In fact, one of the key use cases for digital twin technology in defence could transform the design, development and verification processes for new aircraft. Typically, this can take years, if not decades – often requiring months of planning, adjustments and time to receive a certification to test fly each prototype. Using digital twins that are accurate and precise enough to simulate actual physical systems can dramatically reduce the number of flying prototypes required – with the potential to take years off the time between the ‘lab and the fab’.
Another area of innovation that is creating demonstrable value to the defence and security sectors is in artificial intelligence (AI) and machine learning. In 2022 alone, the UK Government assessed that some 3,170 companies had AI production as part of their enterprise and solution – and this number has likely increased as more companies integrate AI and ML into their operations. These companies are developing pioneering solutions that have significant applications in defence and security, and Digital Catapult has long-been committed to developing and driving the ethical adoption of AI-powered solutions prior to the generative AI boom. This has included working with defence partners to solve some of their challenges. What we have found is that the leading defence companies must develop a more effective culture in order to foster and successfully exploit relationships with smaller AI and ML innovators.
In 2019, Digital Catapult worked with a leading defence partner to develop an AI-powered solution that used predictive analytics, modelling and immersive technology to assist military personnel in responding to complex mission scenarios. The tool was able to model and present challenging situations so that optimal solutions could be created, tested and understood in terms of potential outcomes and resource requirements. The project was followed up with an innovation workshop with our defence partner, its end-user client and 6 AI startups – entitled the Maritime Pioneers Day. This demonstrated the value of strategic collaboration between large companies and smaller agile and innovative startups. It showed how additional value could be rapidly ideated and delivered in an open environment and how a return on investment in innovation could be generated for defence and security.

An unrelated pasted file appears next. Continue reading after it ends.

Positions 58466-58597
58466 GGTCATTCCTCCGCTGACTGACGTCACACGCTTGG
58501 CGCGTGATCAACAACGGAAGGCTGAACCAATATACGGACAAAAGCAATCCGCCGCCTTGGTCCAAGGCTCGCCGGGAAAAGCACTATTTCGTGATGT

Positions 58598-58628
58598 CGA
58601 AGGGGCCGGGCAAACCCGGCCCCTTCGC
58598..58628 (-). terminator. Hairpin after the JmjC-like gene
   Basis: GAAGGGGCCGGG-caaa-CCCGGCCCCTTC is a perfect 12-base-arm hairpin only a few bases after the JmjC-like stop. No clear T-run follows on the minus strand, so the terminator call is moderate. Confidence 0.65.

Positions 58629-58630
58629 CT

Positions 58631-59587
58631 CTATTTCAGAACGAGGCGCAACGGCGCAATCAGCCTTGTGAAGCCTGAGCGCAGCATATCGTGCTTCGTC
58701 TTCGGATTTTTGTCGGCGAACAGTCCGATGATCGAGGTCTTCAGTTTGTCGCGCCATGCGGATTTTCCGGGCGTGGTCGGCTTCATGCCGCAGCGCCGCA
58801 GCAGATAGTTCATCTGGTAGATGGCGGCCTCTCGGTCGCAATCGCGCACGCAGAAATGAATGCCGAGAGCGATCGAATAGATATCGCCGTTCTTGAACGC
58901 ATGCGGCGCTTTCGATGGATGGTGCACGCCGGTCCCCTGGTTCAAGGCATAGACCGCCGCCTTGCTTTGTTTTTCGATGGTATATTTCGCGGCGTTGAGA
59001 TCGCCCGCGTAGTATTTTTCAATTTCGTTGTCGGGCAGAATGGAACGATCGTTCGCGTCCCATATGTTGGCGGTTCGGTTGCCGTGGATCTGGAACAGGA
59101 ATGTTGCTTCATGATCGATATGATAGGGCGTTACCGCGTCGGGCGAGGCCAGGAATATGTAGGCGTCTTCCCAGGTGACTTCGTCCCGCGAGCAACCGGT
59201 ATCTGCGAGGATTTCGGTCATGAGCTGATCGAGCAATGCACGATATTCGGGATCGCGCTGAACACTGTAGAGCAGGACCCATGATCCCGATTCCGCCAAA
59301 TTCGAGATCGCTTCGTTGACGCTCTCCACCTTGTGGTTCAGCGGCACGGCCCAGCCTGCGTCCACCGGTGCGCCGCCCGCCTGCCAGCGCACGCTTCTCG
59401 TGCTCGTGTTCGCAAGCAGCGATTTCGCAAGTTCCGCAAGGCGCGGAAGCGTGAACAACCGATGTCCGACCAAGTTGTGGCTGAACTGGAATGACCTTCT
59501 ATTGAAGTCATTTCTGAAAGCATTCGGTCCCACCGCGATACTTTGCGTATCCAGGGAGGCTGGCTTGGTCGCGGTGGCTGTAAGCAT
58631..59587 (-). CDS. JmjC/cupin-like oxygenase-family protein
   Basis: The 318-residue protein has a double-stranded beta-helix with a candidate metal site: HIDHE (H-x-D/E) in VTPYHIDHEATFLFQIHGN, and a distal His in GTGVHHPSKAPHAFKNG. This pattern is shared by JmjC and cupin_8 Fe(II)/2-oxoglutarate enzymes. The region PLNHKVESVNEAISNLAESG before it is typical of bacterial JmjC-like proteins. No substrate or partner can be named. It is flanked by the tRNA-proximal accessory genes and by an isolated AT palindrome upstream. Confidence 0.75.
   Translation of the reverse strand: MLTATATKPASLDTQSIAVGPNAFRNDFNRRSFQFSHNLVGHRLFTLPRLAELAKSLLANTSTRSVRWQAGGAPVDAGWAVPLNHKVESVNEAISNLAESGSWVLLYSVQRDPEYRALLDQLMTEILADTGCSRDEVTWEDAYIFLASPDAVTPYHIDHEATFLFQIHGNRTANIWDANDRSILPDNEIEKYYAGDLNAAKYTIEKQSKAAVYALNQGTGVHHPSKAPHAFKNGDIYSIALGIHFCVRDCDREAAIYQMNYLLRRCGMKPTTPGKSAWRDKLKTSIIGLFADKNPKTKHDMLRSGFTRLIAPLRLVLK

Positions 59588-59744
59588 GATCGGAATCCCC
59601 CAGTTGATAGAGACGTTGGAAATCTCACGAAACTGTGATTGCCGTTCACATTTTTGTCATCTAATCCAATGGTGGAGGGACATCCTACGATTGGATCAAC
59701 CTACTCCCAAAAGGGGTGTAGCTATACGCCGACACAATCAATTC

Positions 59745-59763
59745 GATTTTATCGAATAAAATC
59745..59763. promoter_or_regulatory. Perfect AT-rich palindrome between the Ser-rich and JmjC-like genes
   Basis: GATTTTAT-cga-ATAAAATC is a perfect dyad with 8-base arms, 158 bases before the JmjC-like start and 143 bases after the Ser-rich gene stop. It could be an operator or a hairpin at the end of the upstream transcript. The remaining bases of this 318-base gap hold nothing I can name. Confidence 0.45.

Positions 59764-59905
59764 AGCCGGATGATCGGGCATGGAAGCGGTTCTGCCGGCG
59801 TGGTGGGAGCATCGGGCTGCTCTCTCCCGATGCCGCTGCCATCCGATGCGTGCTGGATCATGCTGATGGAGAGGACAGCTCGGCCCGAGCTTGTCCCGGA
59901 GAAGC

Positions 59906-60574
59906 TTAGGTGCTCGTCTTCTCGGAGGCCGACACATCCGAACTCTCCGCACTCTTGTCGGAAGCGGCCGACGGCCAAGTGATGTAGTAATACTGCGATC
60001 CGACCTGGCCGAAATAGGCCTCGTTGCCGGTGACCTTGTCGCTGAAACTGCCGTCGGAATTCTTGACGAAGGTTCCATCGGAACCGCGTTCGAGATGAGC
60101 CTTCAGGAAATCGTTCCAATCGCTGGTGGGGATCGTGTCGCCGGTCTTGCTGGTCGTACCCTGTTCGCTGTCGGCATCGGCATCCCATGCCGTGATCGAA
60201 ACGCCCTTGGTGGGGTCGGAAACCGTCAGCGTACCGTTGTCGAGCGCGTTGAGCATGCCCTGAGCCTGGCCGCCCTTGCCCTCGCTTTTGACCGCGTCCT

The demand for advanced defence solutions amid global conflicts necessitates a strategic shift in the UK’s defence sector. Recent events highlight the urgency for innovation, calling for a redirection of defence budgets. Emerging technologies demonstrate potential in maintaining the UK’s defence and security capabilities, and in an increasingly insecure world, redirecting defence budgets towards innovation isn’t just strategic; it’s a proactive measure to ensure that the UK remains technologically advanced and resilient in the face of evolving security challenges. Any company interested in Digital Catapult’s defence work can learn more here.